Simply stated, biomonitoring allows public health practitioners to understand whether environmental contaminants are being absorbed into people’s bodies. Given improvements in technology; the capabilities and expertise that now exist in public health laboratories; and the increasing public demand for more information about chemical exposures, biomonitoring is poised to become an integral component of public health practice.
APHL proudly recognizes all of the great work public health laboratories are doing to advance the practice of biomonitoring. We have made it a priority to share these biomonitoring achievements through a variety of channels.
Just in case you missed these great resources and stories, they are here:
- Blog posts and Lab Matters Articles
- Integrating Biomonitoring with CDC’s National Environmental Public Health Tracking Program (Blog Post)
- Returning Biomonitoring Test Results in an Easy-to-Understand Format (Blog Post)
- Measuring Household Dust for Potentially Dangerous Chemicals (Blog Post)
- Biomonitoring and a Cancer Cluster: Delaware Investigates (Lab Matters article)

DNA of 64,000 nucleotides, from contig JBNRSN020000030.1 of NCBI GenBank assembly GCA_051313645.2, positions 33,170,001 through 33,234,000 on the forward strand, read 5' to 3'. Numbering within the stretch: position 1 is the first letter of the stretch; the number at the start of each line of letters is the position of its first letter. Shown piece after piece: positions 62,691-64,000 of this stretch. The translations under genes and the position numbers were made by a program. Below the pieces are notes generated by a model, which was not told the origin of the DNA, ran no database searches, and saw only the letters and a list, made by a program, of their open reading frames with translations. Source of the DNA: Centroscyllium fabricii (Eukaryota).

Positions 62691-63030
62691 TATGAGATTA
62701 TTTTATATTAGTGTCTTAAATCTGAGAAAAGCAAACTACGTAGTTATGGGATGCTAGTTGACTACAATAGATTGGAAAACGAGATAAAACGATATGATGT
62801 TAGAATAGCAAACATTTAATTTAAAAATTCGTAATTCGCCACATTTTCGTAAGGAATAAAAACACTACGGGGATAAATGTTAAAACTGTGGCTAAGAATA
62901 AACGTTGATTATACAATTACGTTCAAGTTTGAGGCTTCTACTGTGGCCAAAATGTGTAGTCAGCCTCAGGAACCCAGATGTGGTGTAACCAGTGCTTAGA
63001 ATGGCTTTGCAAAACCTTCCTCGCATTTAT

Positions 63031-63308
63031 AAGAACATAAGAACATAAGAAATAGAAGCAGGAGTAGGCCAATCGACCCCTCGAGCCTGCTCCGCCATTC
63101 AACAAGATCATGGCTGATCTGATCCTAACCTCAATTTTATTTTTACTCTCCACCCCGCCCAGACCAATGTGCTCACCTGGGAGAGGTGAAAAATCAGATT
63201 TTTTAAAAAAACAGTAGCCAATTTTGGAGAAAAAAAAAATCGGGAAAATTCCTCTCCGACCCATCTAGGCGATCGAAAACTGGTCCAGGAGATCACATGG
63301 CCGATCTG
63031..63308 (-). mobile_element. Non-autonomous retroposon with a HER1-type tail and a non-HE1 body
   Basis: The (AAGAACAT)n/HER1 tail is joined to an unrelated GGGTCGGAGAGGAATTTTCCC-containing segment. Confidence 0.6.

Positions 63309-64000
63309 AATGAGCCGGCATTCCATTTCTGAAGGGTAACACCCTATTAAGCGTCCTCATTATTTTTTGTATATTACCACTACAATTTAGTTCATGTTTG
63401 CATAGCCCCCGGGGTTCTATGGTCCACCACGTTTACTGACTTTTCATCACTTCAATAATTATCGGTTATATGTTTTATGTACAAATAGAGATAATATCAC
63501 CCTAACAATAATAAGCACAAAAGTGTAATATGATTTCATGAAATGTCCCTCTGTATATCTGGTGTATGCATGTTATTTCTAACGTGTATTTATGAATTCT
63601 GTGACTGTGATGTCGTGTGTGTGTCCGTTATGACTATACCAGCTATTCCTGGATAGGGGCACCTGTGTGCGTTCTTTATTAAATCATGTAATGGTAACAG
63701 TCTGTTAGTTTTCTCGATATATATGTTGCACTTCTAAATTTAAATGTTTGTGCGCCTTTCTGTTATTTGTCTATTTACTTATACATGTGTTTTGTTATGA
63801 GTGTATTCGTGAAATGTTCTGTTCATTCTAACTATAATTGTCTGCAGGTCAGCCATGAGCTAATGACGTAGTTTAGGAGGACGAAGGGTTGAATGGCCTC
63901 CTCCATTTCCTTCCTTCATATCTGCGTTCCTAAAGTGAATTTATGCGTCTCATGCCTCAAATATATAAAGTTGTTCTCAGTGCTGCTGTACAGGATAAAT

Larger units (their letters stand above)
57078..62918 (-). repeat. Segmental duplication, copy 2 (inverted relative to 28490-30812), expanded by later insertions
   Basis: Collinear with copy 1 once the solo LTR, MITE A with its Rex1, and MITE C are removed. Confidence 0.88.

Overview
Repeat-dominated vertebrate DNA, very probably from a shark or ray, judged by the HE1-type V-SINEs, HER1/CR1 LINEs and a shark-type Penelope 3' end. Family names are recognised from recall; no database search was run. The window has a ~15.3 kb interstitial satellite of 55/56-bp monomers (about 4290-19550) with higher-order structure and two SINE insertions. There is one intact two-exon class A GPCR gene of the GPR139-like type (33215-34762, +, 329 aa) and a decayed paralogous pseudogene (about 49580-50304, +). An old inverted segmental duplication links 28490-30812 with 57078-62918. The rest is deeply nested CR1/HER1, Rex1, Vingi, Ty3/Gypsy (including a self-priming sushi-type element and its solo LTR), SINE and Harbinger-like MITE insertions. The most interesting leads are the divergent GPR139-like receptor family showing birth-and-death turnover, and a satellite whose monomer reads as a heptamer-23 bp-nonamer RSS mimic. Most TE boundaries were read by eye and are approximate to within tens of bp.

- Chemical Exposure Study in NY is Innovative and Promising (Blog Post)
- Biomonitoring Project in Native American Community Helps Protect and Inform (Blog Post)
- Biomonitoring: Analysis of Human Exposure to Chemicals (Factsheet)
- Biomonitoring: An Integral Component of Public Health Practice (Factsheet)
- Examples of Biomonitoring in Public Health (Factsheet)
- Biomonitoring Toolkit
- Biomonitoring Capabilities List (site for health practitioners and academics)
Tell us what you think: EH@aphl.org.
I am working as researcher in biotechnology research center of libya .
Can you help me join to public health lab assassination .
Thanks for your comment! Here is some information on APHL membership: http://www.aphl.org/member/become-a-member/Pages/default.aspx
[…] expected samples, they will look for metals in the local population as part of a previously planned biomonitoring study by the health […]